Melbourne-based boutique advisory firm, Nash Advisory, is scaling up its operations in anticipation of an upsurge in merger and acquisitions in key sectors of the economy in the event of a Labor government after the May election.
Founder and Director Sean O’Neill confirmed the group has four key appointments to the team recently as it builds its capability for what it believes will be increased corporate activity in the health, education, and related government services areas.
“We employed Jonathan Hoe, a mergers and acquisitions lawyer previously with the law firm Allens who also boasts four years in advisory with KPMG, Kevin Han, a consultant with a background in infrastructure advisory with EY, Kieran Ellis, an accountant from William Buck with a background in audit, and Florian Krettek, a data analyst from Nord/LB with a background in private equity and structured finance,” Mr O'Neill said.
“They all bring different skill sets to Nash Advisory that will enable us to go to the next level in our merger and acquisition work that has already seen the firm involved in transactions such as the sale of Australian Wholefoods to Patties Pies (owned by Pacific Equity Partners) and the sale of Travellers Autobarn to DKG Group.”
Mr Hoe said is was an exciting time to be joining Nash Advisory: “The firm is building an enviable reputation in this space, so to join this dedicated team as it attracts exciting deals such as the sale of Kosmea Australia, a skin care company with strong exports to Asia, promises to be extremely fulfilling professionally.”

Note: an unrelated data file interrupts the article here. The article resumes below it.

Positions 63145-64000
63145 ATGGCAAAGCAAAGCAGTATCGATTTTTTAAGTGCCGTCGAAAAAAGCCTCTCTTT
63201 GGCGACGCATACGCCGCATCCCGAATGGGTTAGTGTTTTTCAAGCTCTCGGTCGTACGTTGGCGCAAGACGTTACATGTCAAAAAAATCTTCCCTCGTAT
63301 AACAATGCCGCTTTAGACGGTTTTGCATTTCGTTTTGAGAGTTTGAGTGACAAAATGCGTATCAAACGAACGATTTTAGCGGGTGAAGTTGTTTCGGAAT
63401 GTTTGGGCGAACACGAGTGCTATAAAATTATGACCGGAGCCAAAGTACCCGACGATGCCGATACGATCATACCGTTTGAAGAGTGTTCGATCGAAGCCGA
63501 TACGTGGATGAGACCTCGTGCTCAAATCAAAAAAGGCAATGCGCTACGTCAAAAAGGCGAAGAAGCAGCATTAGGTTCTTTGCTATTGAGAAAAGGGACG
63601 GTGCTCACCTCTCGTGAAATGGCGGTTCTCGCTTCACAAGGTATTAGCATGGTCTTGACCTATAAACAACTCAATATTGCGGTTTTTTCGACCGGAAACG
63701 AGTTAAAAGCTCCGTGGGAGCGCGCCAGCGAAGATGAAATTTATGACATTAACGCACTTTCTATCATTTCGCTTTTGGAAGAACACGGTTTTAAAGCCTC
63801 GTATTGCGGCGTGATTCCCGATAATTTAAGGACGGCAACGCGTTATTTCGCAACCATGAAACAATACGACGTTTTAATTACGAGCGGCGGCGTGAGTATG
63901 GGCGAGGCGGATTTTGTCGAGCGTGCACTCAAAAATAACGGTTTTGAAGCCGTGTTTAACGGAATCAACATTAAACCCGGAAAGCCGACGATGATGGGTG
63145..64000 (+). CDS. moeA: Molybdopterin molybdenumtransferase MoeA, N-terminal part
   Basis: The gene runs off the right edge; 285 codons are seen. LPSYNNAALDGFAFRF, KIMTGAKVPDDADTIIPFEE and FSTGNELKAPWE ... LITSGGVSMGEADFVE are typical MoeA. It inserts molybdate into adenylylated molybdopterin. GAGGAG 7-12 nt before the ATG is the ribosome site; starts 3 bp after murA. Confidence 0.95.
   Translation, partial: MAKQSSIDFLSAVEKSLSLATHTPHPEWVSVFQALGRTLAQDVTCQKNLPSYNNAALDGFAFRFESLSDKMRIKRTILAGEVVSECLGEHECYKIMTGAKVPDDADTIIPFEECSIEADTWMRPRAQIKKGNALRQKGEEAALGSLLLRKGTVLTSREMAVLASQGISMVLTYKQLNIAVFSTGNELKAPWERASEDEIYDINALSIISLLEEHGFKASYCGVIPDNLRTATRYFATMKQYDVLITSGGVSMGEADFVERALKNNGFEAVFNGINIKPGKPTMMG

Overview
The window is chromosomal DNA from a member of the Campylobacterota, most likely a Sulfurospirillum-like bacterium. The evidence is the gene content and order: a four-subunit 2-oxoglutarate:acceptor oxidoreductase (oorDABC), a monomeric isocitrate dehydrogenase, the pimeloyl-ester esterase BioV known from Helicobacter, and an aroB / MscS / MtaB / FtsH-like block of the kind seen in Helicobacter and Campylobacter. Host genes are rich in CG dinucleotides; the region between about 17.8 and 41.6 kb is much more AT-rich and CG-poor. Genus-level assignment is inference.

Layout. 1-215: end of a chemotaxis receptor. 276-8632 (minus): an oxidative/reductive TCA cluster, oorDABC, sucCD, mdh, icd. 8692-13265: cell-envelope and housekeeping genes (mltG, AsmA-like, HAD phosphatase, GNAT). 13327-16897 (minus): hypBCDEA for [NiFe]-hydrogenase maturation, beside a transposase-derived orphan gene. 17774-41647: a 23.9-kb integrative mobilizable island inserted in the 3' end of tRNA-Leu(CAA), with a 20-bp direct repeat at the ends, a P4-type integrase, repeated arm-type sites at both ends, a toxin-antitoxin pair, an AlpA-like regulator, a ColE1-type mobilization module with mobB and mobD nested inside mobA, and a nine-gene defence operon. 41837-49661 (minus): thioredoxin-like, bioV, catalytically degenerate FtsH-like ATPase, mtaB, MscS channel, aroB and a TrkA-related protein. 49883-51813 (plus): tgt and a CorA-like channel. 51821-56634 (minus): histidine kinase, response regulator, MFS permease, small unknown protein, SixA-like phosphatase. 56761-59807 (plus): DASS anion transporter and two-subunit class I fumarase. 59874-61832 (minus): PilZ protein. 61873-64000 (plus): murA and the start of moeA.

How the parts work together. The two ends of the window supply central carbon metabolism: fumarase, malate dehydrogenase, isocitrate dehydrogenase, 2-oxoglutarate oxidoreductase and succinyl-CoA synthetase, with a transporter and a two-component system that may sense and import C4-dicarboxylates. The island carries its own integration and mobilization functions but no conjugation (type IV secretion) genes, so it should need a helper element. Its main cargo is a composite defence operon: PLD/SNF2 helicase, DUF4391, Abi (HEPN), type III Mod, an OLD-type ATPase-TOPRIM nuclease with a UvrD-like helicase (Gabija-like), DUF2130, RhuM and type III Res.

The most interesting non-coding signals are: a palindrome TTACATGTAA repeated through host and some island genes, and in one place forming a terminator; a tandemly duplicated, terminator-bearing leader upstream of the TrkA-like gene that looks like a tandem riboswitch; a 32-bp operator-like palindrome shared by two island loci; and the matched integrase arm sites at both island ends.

Although businesses with exposure to consumers, housing and financial services might struggle in 2019 as these sectors of the economy slow, as well as financial services having the additional issue of grappling with a post-royal commission world, O’Neill said, Nash Advisory expects other sectors to flourish as Labor has historically loosened the purse strings in areas such as health and education.
“In addition to those sectors, we also have clients in the following sectors that will launch deals in the coming months: travel and tourism, infrastructure, electronic vehicles, and ports, with each looking to commit to deals worth between $25 million and $100 million,” he said.
“There are also many large-scale infrastructure projects underway in most Australian cities that have timelines of between five and 10 years that will continue to generate economic activity as other sectors slow down.
“A Labor government is likely to result in a rotation in the M&A markets away from consumer and housing and towards sectors with strong government funding dynamics. There will be some segments where high growth will be achievable and margin expansion, with those using technology in smart ways succeeding the most.”